Nepal: Province No. 2 To Go To Court Over Centre-State Relations – OpEd


By Dr.  S. Chandrasekharan

In an unprecedented move, Province No. 2 consisting mainly of the Terai districts has decided to take the legal route in its dispute over the Federal-State Relations.

The Issue relates to the planned merger of the Sagarmatha Development Project with the Timber Corporation of Nepal. The Sagarmatha Development Project is said to be the life line of Province No. 2 and the Federal Government has taken this unilateral step without consulting the State Government.

In another instance, Province No. 2 has warned that it will not accept recruits when the federal Government has gone ahead to recruit directly local employees as this comes in the jurisdiction of the Province.

It is said that the Federal Public Service Commission has already conducted written examinations for the 9161 vacancies as per the notification issued in May this year. The excuse was that the Provincial Government had not come out with the Provincial Public Service Commission Bill in time to fill up the vacancies.

As a counter to this, the Interior and Law Minister of Province No, 2, Gyanendra Yadav said that the province had already passed the Provincial Public Service Commission Bill and will soon start the employee’s recruitment process.   In the first phase the Province will recruit 5000 employees including 1000 members for the Police Force.

This does not relate to clash of personalities but to the inability of the central leaders to forgo powers that should normally come within the domain of the Provinces.

The Minister said that the Federal Government is forcing its decision on the provinces which is not acceptable.

The Constitution was promulgated on September 20, 2015.  It is now two years since the provincial governments have been in place and yet the Federal Government has made no move to pass “umbrella laws” to enable the provinces to pick up the threads and pass the bills. The reluctance of the federal Government in empowering the provinces under what is provided under the Constitution is not understandable. These very leaders with great fanfare declared in 2015 that Nepal would usher in with a truly federal Constitution with powers devolved to the lowest levels of the administration!

I had in one of the earlier papers in 6334 dated 30th April 2019 pointed out that the Provinces particularly Province No. 2 is on a collision course with the Federal Government.  There are enough clear provisions in the Constitution in 232, 234 and 235 with on devolution, disputes mechanism etc.   Article 232 envisions a relationship of “cooperation, Coexistence and Coordination”.  It is sad to see that all the three are lacking in the current relationship between the Federal Government and the Provincial Governments.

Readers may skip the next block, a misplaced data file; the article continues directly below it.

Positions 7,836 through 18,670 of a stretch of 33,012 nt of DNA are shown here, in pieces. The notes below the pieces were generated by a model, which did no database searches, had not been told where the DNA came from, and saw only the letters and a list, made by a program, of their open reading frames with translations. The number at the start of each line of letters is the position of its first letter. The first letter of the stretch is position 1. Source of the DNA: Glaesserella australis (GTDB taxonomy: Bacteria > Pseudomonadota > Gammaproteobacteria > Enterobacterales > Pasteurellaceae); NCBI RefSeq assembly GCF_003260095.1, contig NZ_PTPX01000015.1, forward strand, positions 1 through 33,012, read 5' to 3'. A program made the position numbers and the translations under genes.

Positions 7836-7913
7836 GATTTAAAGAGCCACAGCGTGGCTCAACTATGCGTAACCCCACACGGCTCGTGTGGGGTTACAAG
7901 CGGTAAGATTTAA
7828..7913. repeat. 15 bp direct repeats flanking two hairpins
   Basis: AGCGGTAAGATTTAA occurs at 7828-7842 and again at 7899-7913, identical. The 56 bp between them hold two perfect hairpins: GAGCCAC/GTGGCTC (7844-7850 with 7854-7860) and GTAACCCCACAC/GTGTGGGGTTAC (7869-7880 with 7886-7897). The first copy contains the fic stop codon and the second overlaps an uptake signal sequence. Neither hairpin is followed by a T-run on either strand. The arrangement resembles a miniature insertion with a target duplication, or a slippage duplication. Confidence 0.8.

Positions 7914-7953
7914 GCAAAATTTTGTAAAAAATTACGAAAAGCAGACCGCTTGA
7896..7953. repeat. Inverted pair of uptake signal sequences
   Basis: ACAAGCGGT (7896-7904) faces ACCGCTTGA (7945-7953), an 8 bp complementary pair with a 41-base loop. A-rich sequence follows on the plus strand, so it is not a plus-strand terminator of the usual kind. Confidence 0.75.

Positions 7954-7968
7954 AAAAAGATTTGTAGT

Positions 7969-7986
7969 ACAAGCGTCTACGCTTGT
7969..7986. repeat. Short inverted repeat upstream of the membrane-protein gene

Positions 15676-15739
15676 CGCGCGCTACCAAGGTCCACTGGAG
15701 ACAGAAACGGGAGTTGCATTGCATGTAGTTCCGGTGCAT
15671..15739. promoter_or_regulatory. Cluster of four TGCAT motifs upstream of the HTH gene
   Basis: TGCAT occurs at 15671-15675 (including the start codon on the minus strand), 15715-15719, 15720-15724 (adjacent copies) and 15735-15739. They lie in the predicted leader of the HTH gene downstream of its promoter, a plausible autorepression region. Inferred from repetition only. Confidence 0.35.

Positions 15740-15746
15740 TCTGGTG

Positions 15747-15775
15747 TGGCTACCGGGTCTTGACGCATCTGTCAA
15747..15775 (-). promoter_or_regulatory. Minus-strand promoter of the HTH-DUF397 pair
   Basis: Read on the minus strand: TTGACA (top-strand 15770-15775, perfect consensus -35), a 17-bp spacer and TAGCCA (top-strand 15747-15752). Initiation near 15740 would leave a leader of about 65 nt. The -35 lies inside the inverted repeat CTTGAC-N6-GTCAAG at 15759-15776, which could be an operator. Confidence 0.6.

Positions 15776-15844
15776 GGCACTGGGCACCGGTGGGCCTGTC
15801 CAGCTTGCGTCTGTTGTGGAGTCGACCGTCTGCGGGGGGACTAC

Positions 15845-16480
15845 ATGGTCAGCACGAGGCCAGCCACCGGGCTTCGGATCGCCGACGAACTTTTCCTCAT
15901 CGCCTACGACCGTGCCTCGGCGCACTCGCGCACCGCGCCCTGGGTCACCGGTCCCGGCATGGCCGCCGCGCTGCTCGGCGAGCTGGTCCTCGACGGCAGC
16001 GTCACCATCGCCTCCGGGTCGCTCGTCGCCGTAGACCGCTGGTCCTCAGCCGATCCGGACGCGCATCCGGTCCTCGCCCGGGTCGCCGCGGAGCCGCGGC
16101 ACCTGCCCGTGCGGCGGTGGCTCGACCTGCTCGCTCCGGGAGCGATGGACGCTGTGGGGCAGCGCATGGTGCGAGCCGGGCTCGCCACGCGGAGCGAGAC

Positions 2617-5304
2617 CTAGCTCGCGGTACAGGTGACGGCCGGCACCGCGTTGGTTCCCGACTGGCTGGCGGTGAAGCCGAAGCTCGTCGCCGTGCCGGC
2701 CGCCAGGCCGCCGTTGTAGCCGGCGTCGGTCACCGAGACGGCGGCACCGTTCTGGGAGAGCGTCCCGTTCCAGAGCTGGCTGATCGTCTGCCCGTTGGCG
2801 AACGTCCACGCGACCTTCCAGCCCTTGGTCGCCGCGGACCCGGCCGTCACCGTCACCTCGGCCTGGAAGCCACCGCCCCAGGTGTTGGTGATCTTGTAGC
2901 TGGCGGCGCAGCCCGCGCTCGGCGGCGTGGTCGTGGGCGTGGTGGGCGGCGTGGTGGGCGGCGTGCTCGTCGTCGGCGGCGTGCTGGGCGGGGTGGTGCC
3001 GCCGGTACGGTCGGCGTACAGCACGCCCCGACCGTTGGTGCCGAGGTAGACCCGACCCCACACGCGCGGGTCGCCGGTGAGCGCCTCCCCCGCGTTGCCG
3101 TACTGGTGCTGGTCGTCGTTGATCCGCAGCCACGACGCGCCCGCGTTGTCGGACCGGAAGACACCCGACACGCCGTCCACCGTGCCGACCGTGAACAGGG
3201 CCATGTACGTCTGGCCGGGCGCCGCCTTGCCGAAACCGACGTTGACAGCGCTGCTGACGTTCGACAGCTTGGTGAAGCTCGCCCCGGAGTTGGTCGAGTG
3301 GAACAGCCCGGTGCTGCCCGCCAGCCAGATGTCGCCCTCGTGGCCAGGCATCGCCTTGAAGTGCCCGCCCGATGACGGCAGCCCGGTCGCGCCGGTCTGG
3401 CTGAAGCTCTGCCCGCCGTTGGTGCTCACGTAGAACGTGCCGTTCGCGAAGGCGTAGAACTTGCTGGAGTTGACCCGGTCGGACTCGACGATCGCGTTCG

There is yet another set of issues which were initiated before the Constitution was promulgated but should now legitimately go to the provinces and local Governments for implementation.

There appears to be no dialogue or interaction and the federal Government appears to be too busy otherwise.  I refer to the Grand vision project of SSDP initiated in July 2016 much before the introduction of a federal structure of Governance.  The School Sector Development Plan for the fiscal years 2016 to 2023 is  a seven year Programme that ensures equitable access to quality education, and lifelong learning for all worked and had been worked out in great detail by Nepal and nine other financing partners that include the ADB, European Union, JICA etc. The local Governments should have been made responsible to implement the SSDP activities though nothing much has been moved. Support is said to be based on result-based financing. Unless the local Administration take ownership of the project, the financial support from other agencies may not be forthcoming!

The whole issue revolves around the Centre’s reluctance to delegate powers to the Provinces.  There appears to be no legitimate reason for the Centre to drag its feet. There are no regular dialogues and the provinces particularly Province No. claims that the Federal Government is indifferent in solving any of their problems.  The controversial role of the CDO in the districts who is seen more as representative of the Centre to keep an eye on security- related issues by passing the Provincial administration is yet to be solved.

Coming back to the legal route that is proposed to be taken by Province No. 2 against the Federal Government in the case of merger of Sagarmatha Forest development Project with Timber Corporation of Nepal, it is felt by many Analysts that with the Court’ s intervention, the Federal Government may relent and empower the Provinces.  It is not going to be that easy.  One should see how the Government is dragging its feet on transitional justice in spite of Supreme Court’s landmark judgement.

If the change has to come, it has to be a genuine change of the “mind set” of the leaders at the Federal level which is still not forthcoming. 

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